Here lies the dilemma of ‘medical modesty’. Have we condensed the modesty issue to such a degree that the significant messages of moral convictions are not being heard? If we insist that modesty be the issue’s main thrust, are caregivers given the opportunity to see the passionate side of morality and damages caused by disregarding it?
The truth is that the medical arena will not respect or defend the decisions of your body the same as you would. Most do not even feel the need to protect your ethical standards unless backed by protocols to avoid legal issues. Instead, they assume the role of psychologist stating that any mental harm while within their walls can be easily discarded. Or perhaps the role of medical pope, absolving you of any actions you deem immoral that they may inflict on you. And marriage councilor, finding any marital damage that stems from their actions to be petty and unwarranted jealousy. Their beliefs become your prison, and this self-serving attitude inflicts damage. So they send broken people home after promising “no harm”, never accepting responsibility for the tornado of emotional or spiritual damage that is now your life.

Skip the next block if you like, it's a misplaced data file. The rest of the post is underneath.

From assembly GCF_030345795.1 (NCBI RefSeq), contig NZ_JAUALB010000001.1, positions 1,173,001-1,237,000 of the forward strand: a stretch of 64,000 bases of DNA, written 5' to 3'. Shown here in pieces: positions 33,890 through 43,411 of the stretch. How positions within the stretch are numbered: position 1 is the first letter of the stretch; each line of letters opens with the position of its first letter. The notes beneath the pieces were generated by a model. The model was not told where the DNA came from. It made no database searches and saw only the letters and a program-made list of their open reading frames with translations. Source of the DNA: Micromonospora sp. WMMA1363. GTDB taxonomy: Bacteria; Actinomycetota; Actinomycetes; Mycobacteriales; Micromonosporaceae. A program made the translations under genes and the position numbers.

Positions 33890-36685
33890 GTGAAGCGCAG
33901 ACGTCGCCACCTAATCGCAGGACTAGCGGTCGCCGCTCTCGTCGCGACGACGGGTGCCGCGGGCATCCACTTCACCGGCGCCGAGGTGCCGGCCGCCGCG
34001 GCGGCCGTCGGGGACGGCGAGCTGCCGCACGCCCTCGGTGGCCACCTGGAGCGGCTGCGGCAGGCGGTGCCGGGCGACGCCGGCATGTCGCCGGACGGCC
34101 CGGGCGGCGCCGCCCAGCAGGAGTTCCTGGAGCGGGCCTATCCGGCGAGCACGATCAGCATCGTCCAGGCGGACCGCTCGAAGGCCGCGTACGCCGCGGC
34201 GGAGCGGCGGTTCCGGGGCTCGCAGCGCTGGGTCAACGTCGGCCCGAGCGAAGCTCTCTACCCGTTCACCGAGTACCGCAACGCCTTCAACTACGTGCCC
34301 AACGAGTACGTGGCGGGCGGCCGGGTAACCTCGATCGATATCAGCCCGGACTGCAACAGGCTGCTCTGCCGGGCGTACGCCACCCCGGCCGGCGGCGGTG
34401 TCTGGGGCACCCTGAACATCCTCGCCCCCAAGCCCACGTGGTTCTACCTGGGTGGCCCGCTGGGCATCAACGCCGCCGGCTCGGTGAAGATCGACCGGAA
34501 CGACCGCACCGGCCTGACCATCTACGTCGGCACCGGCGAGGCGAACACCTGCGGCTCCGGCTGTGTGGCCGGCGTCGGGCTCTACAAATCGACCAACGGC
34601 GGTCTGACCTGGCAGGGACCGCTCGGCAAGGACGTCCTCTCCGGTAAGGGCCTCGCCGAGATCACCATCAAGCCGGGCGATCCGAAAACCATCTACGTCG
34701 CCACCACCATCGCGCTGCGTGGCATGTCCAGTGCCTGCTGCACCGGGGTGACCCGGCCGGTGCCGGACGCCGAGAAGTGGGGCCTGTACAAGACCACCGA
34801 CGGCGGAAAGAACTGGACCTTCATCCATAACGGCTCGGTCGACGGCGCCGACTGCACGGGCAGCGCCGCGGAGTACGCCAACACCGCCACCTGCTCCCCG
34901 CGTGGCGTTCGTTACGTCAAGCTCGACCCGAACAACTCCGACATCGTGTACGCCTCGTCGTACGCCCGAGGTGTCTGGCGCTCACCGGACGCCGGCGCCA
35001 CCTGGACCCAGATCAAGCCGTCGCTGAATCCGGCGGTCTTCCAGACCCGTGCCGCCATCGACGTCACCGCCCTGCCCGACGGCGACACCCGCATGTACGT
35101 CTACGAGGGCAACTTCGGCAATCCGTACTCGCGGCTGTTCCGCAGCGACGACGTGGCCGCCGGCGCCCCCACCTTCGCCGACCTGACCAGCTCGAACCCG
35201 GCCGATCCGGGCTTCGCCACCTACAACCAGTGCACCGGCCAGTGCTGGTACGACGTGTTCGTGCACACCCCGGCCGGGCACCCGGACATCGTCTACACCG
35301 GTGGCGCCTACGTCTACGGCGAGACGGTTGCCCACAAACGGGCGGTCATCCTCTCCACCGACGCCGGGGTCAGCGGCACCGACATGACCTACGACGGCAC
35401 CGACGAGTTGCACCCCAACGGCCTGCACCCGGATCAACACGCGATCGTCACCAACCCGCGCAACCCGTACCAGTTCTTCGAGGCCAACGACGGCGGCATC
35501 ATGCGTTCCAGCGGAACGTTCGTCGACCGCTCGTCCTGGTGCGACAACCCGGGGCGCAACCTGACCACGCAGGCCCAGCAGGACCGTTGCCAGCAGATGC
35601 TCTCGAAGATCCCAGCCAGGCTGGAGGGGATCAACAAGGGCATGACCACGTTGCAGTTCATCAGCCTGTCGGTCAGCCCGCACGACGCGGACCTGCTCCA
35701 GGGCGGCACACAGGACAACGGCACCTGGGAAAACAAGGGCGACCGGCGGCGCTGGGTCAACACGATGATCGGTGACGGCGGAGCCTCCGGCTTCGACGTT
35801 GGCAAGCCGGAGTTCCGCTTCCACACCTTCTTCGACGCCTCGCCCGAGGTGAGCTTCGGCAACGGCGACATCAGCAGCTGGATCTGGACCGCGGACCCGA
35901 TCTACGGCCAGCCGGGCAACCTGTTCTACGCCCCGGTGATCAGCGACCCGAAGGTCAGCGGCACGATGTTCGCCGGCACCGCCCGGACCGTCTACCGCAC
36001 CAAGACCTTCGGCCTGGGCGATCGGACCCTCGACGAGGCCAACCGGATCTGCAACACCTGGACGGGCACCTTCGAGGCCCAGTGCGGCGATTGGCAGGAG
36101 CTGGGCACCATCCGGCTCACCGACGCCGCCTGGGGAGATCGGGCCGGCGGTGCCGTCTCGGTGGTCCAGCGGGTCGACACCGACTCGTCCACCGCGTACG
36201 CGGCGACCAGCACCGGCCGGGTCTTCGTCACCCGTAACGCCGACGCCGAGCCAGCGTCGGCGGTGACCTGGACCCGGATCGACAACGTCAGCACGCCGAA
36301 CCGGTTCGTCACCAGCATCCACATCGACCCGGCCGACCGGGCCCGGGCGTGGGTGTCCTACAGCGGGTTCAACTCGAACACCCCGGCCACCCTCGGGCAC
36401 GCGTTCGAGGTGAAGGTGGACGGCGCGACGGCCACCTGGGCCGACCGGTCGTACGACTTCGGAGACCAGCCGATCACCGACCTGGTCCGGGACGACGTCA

Caregivers may state that they simply do not have time to consider all of these harms. It certainly seems that if they have time to discount them then they have already found time to consider them. So let’s try to put accountability in their ethics. Let’s let them know the full range of damage that occurs while on their watch. Only when all possibilities are exposed and out of the closet will caregivers ever understand the full ramifications of their actions. Then we can truly and simply color the picture as ‘Modesty’ with full and honest understanding of all the grays.

© Suzy Furno-Maricle 2010

Monday, November 8, 2010